As the candidates feverishly prepare for the third and final televised debate, the contest between Mitt Romney and President Obama appears to be tightening. The latest Reuters/Ipsos online poll has Obama up one percentage point among likely voters, with 46 percent saying they would vote to reelect the president while 45 percent favor the former Massachusetts governor. On Friday, Obama enjoyed a three-percentage point lead over Romney, notes Reuters. Although most viewers thought Obama won the second debate, it seems he didn’t get a noticeable bounce, according to Ipsos pollster Julia Clark.
At the state level, polls continue to show a tight race as well. In Florida, 48 percent of likely voters say they back Romney, while 45 percent support Obama, according to a Fox News poll. On Friday, a CNN/ORC International poll of likely Florida voters gave Romney an advantage of one percentage point with 49 percent saying they would back the former governor. Fox News found a similar split in Ohio, with 46 percent backing Obama and 43 percent supporting Romney, noting it marks a big decrease in support for the president who led by seven percentage points a month ago. And the Hill reports on a new Public Policy Polling survey released Saturday that shows President Obama leading by two percentage points in Virginia, which conflicts with a Rasmussen poll that found Romney had a three-percentage-point lead over Obama.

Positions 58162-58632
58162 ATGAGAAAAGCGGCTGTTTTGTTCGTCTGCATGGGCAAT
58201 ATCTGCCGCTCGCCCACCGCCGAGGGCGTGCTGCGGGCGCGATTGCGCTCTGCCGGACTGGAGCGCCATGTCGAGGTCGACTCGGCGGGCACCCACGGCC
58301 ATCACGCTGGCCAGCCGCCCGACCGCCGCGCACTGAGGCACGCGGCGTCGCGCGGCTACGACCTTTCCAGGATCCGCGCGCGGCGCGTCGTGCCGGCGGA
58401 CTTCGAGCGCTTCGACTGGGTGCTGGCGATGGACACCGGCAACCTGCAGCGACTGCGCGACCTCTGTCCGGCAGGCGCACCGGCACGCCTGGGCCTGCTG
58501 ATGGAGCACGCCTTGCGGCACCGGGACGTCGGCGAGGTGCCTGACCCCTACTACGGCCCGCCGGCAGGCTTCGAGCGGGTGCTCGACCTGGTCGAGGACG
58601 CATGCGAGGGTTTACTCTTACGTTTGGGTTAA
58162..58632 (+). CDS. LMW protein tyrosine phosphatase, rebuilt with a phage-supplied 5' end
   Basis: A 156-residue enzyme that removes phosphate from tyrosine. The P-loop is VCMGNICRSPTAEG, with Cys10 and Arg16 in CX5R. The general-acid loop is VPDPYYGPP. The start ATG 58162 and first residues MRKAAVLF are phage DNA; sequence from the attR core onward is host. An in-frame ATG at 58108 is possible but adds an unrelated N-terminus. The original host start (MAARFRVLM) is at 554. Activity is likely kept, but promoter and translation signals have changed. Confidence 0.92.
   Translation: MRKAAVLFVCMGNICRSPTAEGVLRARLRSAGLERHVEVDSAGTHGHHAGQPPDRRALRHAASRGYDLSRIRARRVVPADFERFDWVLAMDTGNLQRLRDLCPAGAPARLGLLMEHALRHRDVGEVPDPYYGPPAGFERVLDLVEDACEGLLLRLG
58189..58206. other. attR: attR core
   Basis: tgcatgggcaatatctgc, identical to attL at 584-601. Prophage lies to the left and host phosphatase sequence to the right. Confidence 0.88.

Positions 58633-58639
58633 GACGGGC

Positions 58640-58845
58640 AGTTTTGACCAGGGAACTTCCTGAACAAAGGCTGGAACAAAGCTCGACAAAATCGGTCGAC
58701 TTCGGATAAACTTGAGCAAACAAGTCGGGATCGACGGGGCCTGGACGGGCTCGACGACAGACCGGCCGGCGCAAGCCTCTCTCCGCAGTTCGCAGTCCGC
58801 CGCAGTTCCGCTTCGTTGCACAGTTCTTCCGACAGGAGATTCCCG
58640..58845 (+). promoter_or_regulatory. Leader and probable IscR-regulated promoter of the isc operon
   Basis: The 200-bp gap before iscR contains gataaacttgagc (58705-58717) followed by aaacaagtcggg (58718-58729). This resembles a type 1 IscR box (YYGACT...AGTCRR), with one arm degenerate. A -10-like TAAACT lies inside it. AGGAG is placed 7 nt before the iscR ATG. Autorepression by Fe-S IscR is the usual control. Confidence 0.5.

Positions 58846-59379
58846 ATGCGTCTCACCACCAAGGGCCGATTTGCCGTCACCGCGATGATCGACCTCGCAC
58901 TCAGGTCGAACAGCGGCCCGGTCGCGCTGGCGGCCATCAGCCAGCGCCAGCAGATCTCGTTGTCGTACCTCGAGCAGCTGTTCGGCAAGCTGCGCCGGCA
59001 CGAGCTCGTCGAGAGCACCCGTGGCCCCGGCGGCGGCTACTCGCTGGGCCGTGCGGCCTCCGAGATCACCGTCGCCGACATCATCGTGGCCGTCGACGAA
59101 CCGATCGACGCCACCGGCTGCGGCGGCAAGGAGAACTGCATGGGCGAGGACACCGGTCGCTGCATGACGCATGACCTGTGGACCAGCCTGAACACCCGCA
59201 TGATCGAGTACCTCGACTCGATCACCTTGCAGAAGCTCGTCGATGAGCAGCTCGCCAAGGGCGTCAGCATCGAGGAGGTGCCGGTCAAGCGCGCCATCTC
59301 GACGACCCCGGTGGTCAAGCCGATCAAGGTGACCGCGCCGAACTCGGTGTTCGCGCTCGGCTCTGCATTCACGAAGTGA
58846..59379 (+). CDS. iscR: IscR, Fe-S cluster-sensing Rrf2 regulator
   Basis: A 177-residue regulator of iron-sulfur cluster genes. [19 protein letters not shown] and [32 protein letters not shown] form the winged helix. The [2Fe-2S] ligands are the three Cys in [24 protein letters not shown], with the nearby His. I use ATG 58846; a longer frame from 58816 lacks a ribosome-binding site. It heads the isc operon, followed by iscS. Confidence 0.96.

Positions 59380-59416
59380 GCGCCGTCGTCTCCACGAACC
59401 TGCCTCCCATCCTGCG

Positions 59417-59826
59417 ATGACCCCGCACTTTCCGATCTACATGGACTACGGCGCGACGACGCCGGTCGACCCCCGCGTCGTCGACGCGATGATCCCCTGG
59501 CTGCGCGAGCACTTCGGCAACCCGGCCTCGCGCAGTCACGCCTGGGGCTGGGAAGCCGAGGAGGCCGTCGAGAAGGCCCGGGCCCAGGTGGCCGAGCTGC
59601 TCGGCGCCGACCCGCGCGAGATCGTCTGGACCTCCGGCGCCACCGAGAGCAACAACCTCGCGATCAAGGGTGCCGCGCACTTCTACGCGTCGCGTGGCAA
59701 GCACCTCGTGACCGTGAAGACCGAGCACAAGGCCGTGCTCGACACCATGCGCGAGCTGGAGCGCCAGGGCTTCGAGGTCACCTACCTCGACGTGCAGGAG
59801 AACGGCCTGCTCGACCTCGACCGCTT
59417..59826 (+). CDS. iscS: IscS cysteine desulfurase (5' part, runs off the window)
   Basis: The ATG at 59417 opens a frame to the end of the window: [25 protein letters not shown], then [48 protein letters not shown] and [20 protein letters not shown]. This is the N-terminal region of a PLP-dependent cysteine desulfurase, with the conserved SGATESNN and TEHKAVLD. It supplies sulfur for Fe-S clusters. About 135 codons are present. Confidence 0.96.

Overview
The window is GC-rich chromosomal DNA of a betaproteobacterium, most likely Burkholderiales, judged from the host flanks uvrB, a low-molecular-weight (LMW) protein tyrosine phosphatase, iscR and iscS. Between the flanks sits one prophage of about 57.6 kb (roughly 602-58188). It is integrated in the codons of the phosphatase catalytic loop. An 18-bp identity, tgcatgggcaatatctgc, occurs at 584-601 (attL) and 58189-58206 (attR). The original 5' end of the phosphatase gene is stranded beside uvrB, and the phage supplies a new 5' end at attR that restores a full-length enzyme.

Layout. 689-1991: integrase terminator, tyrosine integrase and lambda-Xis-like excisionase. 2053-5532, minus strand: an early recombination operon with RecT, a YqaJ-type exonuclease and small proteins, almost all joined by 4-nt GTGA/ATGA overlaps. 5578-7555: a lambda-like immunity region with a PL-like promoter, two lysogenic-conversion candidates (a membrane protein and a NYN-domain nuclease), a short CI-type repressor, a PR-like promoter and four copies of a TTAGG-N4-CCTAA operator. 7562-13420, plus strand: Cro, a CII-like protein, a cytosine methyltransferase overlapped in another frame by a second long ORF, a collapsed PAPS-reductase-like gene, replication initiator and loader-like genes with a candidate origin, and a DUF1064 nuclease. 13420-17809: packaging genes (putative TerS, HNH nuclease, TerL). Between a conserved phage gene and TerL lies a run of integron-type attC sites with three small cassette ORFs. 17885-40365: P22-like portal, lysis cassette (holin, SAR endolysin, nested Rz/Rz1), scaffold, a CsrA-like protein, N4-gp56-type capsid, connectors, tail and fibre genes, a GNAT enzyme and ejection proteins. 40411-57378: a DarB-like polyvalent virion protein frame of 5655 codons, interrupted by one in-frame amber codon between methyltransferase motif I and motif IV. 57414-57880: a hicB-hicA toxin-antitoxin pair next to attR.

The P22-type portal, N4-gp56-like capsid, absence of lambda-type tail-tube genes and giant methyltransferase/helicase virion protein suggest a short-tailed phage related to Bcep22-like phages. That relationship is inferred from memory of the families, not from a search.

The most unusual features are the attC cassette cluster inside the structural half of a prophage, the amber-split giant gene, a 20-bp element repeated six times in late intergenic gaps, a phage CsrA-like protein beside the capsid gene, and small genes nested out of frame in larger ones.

Although most polls show a dead heat between Obama and Romney nationally, there is one key exception: Gallup. Among likely voters, Romney holds a six percentage point lead, and no one quite understands why, reports Reuters. The difference between Gallup’s numbers and all the rest is particularly astounding if you consider that the polling firm has been doing this for a long time and is widely respected. Gallup has correctly predicted all but three of 19 presidential races since 1936 but this time even the experts aren’t quite sure what to think.
"They're just so out of kilter at the moment," one polling expert tells Reuters. "Either they're doing something really wacky or the other 18 pollsters out there are colluding, or something."
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